After ‘Devils Paradise ‘ he asks for recommendations of where to hang out and drink beer after the show and the place is a chorus of shouts and pleas for them to hangout with their fans. Crane has an exchange with a fan named Clark who last saw them in 1995 when he was 10 supporting Bon Jovi and Van Halen. Impressed, he dedicates the next song to him and the whole venue is soon singing along to ‘Cats In The Cradle’. (I hope if they drink with some locals after the show that they explain to them the main reason most people know that song in NI; from the hauntingly horrific anti-terrorism adverts in the 1990s, although it was the Harry Chapin version, as that’s all I can think of when I hear that song)
It’s the closest that UKJ get to a ballad, and Crane softens his vocals in keeping with this. At the end of the song he’s hanging the mic around his neck and leaning over the barrier at the front of the stage and conducts us all in singing the chorus to the end. Finishing with a hug to Clark he returns on stage again for ‘I’m Alright’ and ‘Milkmans Son’. Klaus Eichstadt takes over on lead vocals for ‘Mr. Recordman’ and Crane informs us that he is nervous and shy so whatever he plays to warm up we should cheer on. We duly oblige even though he plays the first bars of ‘I Want It That Way’ by Backstreet Boys, everyone throwing off their rock bravado and joining in.
It’s a surreal moment matched only by Crane singing Take That ‘Back For Good’ later in the set. Proof that these rockers don’t take themselves too seriously. ‘Busy Bee’ takes the tempo down a notch again, but we lose none of the enthusiasm for singing along, and Dave Fortman’s guitar solo is impeccable. ‘God Damn Devil’ is pure metal, sounding classic, not dated, and inspires a lot of folks in the crowd to throw up the rock salute of devil horns. It also inspires two guys beside me on the periphery of the stage to style out a fall that one has had when slipping on his own beer he spilled, and attempt a bit of breakdancing. Kudos guys, total save.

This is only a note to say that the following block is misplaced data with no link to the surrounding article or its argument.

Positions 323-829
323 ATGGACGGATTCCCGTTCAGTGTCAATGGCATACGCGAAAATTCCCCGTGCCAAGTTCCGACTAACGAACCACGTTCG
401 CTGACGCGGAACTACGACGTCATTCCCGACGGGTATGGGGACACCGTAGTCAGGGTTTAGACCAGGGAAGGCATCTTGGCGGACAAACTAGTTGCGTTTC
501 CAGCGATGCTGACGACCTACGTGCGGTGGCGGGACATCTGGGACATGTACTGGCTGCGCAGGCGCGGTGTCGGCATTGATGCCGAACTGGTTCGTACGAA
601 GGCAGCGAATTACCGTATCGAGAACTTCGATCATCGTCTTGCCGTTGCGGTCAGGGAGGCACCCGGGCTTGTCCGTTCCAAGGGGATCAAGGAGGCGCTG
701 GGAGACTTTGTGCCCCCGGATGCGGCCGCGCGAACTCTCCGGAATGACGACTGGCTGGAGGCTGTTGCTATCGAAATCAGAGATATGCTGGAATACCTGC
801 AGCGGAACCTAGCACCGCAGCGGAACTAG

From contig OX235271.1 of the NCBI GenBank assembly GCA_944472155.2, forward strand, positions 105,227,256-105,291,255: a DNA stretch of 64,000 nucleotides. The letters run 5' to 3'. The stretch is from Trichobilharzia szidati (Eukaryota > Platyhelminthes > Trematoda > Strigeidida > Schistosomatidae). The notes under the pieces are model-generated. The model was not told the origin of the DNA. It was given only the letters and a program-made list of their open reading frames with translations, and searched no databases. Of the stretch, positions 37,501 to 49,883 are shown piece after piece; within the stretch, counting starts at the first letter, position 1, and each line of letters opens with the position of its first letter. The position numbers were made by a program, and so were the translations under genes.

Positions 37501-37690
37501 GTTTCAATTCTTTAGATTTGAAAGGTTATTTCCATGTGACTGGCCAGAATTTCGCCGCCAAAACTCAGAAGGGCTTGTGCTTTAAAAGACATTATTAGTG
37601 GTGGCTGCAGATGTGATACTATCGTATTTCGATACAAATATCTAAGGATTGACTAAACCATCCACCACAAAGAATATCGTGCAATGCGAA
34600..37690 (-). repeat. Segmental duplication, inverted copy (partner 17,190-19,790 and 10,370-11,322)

Crane has been commanding all night, admonishing individuals for not joining in and bantering with the audience. This continues when he tells us – we can have one more song as an encore or two, wholly dependent on how loud we are. And are Belfast crowds ever not loud? As if! Without leaving the stage for the whole ‘oooh will they come back on’ pantomime, they launch into ‘Funky Fresh Country Club’ from the 1991 E.P ‘As Ugly As They Wanna Be’ before ending the set on their best known hit ‘Everything About You’, pausing before the final note to call out a woman on her mobile phone at the back of the venue, dedicating the song to her and playfully teasing ‘how many likes did you get?!’. And with the final note Ugly Kid Joe end their set.
Still as obnoxious, still as rock, still as tight as ever, they are possibly one of the most underrated rock bands from the early 90s and are worth seeing not just for a nostalgia trip.